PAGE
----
In a decision issued today, Justice Hughes considered the breadth of the claims in the
first [see update below] biologic patent infringement trial decision of the Federal Court. The patent at issue was found valid and infringed.
The decision is AbbVie Corporation et al. v. Janssen Inc., 2014 FC 55 (PDF).
The patent at issue was CA2,365,281 entitled “Human Antibodies that Bind Human IL-12 and Methods for Producing”, a ‘jumbo’ patent with 168 pages of description and 223 claims. Only two claims were at issue at the trial. The patent was directed to human antibodies that bind a human cytokine known as interleukin 12 or IL-12. The binding makes it useful for the treatment of diseases, in particular, psoriasis.
The defendant has an NOC and sells an injectable product containing a substance called ustekinumab for treating psoriasis under the name STELARA. The plaintiff does not have such a product on the market.
As a preliminary matter, testing by the plaintiff in the absence of inviting the defendant was held to be admissible, in part on the basis that the defendant did not conduct its own testing or undermine the testing during cross-examinations.
The patent described an antibody derived using phage display technology while the impugned product was derived using transgenic mouse technology.
The defendant’s antibody bound to a different epitope than did the antibody detailed in the patent and was only 50% similar in genetic makeup. The Court held that the claims at issue were not limited to antibodies prepared by a particular method, and were therefore infringed.
On the issue of claims broader/sufficiency, the Court framed the issue as follows:
 … Having claimed the invention without reference to the specific antibody described in the patent, or even the specific method by which it was described to be made in the patent, can the claim be so broad as to cover whatever antibody falls within the constraints as I have set them out above and still be valid?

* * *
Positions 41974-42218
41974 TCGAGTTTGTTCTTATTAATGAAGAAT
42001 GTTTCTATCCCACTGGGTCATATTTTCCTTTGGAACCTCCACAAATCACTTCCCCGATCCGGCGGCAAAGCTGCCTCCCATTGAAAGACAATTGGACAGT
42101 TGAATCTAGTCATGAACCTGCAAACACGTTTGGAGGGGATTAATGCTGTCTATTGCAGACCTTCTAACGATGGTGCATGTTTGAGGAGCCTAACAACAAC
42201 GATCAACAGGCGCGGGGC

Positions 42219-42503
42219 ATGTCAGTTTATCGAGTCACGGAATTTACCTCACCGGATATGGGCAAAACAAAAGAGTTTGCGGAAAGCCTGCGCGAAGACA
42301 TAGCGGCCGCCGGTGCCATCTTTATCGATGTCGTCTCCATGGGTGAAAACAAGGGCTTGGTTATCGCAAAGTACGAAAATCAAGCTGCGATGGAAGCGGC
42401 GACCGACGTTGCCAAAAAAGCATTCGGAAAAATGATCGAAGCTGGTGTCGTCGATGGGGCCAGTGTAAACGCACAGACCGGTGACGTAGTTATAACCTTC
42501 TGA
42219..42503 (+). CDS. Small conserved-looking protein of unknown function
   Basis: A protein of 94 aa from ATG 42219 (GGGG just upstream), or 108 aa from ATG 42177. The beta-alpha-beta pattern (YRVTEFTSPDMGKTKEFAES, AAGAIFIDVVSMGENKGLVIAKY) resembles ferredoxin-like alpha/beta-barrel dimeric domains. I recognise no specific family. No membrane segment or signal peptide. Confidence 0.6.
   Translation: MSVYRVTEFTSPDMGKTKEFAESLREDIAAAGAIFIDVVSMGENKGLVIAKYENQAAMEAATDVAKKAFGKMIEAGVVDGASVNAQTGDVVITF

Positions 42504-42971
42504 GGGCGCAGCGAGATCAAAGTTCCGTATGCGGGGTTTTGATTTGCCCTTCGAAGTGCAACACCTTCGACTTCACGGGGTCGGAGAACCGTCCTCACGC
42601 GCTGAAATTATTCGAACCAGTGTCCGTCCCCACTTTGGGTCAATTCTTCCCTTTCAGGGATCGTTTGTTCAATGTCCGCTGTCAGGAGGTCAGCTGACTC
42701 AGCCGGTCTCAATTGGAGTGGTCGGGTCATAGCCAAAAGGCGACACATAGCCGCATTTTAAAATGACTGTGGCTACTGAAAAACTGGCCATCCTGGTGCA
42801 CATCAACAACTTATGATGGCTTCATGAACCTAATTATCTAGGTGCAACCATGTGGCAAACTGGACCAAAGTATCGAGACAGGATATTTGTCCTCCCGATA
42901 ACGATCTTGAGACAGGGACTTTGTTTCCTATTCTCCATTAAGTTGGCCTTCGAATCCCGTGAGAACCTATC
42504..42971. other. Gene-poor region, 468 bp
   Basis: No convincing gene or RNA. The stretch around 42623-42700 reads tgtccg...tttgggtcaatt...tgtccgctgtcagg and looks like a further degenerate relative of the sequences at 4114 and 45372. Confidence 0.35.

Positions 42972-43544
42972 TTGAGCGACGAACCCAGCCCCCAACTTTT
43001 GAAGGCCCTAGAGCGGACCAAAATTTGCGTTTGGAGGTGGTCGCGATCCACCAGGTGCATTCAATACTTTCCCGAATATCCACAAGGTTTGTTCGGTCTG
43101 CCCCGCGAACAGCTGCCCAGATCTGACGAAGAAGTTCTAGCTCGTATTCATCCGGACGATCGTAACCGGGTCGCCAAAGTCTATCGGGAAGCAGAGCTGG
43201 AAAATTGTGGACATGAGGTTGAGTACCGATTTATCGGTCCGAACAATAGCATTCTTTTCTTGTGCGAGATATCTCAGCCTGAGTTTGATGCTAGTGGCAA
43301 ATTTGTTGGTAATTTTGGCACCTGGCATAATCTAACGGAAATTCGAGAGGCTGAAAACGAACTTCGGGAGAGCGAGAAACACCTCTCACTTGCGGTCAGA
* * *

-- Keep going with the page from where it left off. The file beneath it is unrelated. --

The Court held that there was no evidence to suggest the claimed antibodies that bound on IL-12 would not treat psoriasis and the claims were appropriately functionally limited. In addition to Canadian law, Justice Hughes also canvased sufficiency law in other jurisdictions.
 … AbbVie was the first to confirm that, if you want to treat psoriasis, you must get an antibody that binds to IL-12 and it must have at least a certain level of stickiness and potency. That is very different from saying – we have a particular antibody (J695), and we put it into people, and it treats their psoriasis; therefore, we want a patent claiming any antibody that does that. There may be many ways to treat psoriasis, but AbbVie’s way is to have an antibody that does so by binding to IL-12 with at least a certain level of stickiness and potency. That is the difference.
Costs were not ordered because of the judge’s disappointment that counsel did not “take advantage of the Case Management and Trial Management process so as to narrow the issues, make appropriate agreements as to facts, and otherwise get this matter ready for trial”.
The issues of entitlement to an injunction and damages were deferred.
[Update Jan 23, 2014: It has come to my attention that this isn’t the first biologics trial decision from the Federal Court. Fifteen years ago in Kirin-Amgen Inc. v. Hoffmann-La Roche Ltd. (1999), 87 CPR (3d) 1 (FCTD), aff’d (2000), 11 CPR (4th) 78 (FCA) a patent on erythropoietin was found valid and infringed.]